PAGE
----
None of this is to deny the effectiveness of bariatric surgery. But then the question arises: Who is to pay for it? In a libertarian paradise, everyone would pay for the consequences of his own behavior—the prospect of having to do so moderating that behavior and molding it in the direction of long-term self-interest. However, it is precisely the degree of responsibility of the fat for their own obesity that is in question, and it is probably not susceptible of a definitive answer. Are they 0, 10, 50, or 100 percent responsible? The two extremes are—well, too extreme, especially the 0 percent option. Further, where health care is paid for on the principle of insurance and pooled risk, it seems inevitable that a large element of unfairness and moral hazard must enter. Why should I pay premiums to cover, say, sports injuries if I play no sports? How large or serious a risk does it have to be before it should affect premiums? And what if the risk is genuinely beyond the control of the person to be insured?

The problem is particularly acute in Britain, with its universal and centralized health-care system, almost free to the patient at the point of use. The average cost of bariatric surgery in Britain is estimated to be about $16,000; according to one of The Lancet articles, approximately 2 million people in the country would derive medical benefit from it. The cost of bariatric surgery for all who needed or would benefit from it would therefore be $32 billion, roughly $500 per head of population. Assuming that the costs would be additional to those of the system as it stands, a family of four would have in one way or another to pay $2,000 in additional taxes for the fat to have their operations (also assuming that the government did not raise the money by borrowing, in which case, the costs would be transferred largely to future generations).

One Lancet piece argues that this tax nevertheless would be an economic bargain because the savings on future health care of the obese would outweigh the costs of surgery. Unfortunately, the costs are immediate and the benefits are in the future, even the distant future; and it seems to me to be a common characteristic of cost-benefit analyses of this type that the costs tend to escalate over time, while the benefits tend to evaporate.

Besides, cost is not the only constraint. Bariatric surgery is specialized, and results are better when the surgeon and his team are experienced in this branch of surgery. Such surgeons and teams are not trained in an afternoon; and in a rigid system such as ours, increasing bariatric surgery might mean reducing some other kind of surgery, on people more deserving, in the sense that they have conditions to which their own conduct contributed less. Rationing of such surgery of some sort is inevitable, therefore, but how to arrange it? By need, worthiness, ability to pay, future value of the obese person to society (how many fat unemployed people with IQs of 90 equal one fat professor of engineering)? First-come-first-served, or by lottery, perhaps?

Part of the current formula for rationing bariatric surgery in our system is a Body Mass Index (the weight of the patient in kilos divided by the height, in meters squared) greater than 40—that is, no operations for people with BMIs of less than 40, or 35, if diabetes or severe hypertension is also present. The BMI is a surrogate estimate of medical need. But note the possible perverse incentive: a person with a BMI of 39 (or 34 with diabetes) might try to eat his way above the threshold level in order to have free surgery—free to him, anyway—courtesy of the universal health system, surgery for which he would not be eligible if he stayed at the lower weight.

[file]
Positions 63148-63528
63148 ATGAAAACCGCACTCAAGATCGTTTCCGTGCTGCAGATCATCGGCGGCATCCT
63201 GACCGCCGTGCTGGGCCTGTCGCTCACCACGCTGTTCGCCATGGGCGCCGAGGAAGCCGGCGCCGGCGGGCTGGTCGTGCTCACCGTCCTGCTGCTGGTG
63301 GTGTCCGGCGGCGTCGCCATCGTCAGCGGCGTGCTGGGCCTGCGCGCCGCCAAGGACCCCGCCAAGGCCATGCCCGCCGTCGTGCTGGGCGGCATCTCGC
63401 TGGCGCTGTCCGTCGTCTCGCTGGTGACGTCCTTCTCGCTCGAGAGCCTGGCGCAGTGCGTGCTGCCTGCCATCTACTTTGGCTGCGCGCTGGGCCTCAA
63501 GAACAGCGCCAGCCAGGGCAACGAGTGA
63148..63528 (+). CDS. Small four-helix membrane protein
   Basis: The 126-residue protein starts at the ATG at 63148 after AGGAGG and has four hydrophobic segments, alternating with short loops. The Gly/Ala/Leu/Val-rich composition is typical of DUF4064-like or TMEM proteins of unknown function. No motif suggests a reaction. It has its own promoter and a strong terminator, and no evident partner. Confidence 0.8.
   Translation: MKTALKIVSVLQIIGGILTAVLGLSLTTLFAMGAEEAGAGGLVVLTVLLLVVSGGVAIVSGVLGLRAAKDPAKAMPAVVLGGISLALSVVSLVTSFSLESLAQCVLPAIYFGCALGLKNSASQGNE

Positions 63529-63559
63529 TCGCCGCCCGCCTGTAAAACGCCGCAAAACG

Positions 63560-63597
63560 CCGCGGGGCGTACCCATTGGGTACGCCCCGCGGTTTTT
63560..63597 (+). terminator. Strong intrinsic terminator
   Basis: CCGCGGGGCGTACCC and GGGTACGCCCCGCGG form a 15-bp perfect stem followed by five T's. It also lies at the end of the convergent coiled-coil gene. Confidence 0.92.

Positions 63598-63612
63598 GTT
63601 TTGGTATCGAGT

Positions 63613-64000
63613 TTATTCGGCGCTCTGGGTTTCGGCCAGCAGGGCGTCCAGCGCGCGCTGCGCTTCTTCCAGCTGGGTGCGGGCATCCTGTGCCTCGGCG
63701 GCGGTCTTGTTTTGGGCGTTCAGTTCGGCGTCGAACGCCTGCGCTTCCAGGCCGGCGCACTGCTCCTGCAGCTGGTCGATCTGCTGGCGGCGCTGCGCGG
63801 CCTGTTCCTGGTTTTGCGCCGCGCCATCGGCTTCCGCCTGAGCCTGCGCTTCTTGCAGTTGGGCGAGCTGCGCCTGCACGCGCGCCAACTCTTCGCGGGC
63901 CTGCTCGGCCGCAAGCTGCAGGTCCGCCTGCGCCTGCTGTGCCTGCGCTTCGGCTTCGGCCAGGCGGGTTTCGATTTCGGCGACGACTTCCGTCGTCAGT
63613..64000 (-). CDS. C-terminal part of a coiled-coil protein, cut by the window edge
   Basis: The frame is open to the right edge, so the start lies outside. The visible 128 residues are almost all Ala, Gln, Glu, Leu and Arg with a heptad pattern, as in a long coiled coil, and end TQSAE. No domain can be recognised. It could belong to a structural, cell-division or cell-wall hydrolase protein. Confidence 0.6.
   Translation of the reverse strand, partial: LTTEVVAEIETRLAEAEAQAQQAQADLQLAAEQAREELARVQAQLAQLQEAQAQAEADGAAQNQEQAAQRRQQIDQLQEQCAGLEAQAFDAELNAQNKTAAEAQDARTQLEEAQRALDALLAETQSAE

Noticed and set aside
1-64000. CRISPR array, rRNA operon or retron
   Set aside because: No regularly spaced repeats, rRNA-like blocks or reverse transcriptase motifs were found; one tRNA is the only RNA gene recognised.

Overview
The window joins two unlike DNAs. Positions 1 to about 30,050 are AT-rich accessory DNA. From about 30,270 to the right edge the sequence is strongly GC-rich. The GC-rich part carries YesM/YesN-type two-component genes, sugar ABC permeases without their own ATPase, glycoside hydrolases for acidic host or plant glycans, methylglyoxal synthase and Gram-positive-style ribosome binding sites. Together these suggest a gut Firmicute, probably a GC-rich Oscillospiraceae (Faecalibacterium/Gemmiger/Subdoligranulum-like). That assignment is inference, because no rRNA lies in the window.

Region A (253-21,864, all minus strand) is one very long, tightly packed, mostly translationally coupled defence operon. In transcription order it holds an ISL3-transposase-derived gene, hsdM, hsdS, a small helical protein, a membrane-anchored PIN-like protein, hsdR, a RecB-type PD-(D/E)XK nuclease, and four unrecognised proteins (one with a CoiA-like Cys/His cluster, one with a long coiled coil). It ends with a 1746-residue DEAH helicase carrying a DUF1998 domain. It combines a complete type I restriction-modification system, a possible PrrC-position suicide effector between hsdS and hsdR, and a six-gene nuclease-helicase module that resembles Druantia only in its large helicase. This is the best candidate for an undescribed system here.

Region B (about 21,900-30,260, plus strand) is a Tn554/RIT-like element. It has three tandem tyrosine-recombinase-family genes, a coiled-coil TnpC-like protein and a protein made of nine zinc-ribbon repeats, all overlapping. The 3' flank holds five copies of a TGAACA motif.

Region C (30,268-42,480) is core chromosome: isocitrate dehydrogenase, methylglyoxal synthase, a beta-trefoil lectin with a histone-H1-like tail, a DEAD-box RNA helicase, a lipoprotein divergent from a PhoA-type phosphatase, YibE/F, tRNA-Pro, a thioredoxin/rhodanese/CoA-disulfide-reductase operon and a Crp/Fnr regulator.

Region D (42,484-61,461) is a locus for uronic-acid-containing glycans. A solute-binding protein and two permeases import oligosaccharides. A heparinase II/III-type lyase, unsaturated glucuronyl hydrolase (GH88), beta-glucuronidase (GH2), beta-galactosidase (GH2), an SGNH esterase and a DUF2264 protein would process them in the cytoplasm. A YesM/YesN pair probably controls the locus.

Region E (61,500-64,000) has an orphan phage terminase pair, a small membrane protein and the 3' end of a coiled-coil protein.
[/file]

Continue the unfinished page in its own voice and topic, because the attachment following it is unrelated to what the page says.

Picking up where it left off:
It is interesting to read the dietary recommendations of BOSPA, the British Overweight Surgery Patients’ Association. These, it says, are the golden dietary rules for patients to follow long-term after their surgery, whether it be gastric band or bypass:


Only eat three meals a day.

Avoid snacking between meals. If you are following your recommended guidelines, there is no reason why you should feel hungry between meals.

Eat solid food. While soft foods may be easier to digest, they usually contain more carbohydrates and fat and make you feel less full than solid foods.

Eat slowly and stop eating as soon as you feel full. Cut your food into very small chunks, around the size of a pencil-top rubber, then chew each chunk 10–25 times before swallowing. Stop eating once you feel a sensation of fullness or tightness in your chest. Overeating or eating too fast could cause unpleasant symptoms such as pain and vomiting.

Do not drink during meals. This can flush food out of your stomach pouch and make you feel less full. Avoid drinking fluids 30 minutes before a meal and for an hour afterwards.

Avoid drinking high-calorie drinks, such as cola, alcohol, sweetened fruit juices and milkshakes. These types of drink will quickly pass out of your stomach and into your small intestine, increasing your calorie intake. Ideally, drink water or zero-calorie drinks, such as diet cola or diet lemonade.

Do not these golden rules require precisely the kind of self-control the supposed sheer impossibility of which for the fat person is the justification in the first place for regarding obesity, and not merely its consequences, as a disease? What price now The Lancet’s bald and unqualified declaration that “The assumption that severe obesity is a behavioural or social choice, which can be reversed with a determined patient’s effort, is simply incongruous with medical fact”?

Facing up to human weakness is not the same as condemning the weak out of hand or refusing to help them. We are all weak in one respect or other and in need of understanding and sympathy. As Hamlet put it, “Use every man after his desert, and who should ’scape whipping?”

Photo: Some doctors argue that obesity should be considered a disease like any other. (GRAHAM BARCLAY/BLOOMBERG/GETTY IMAGES)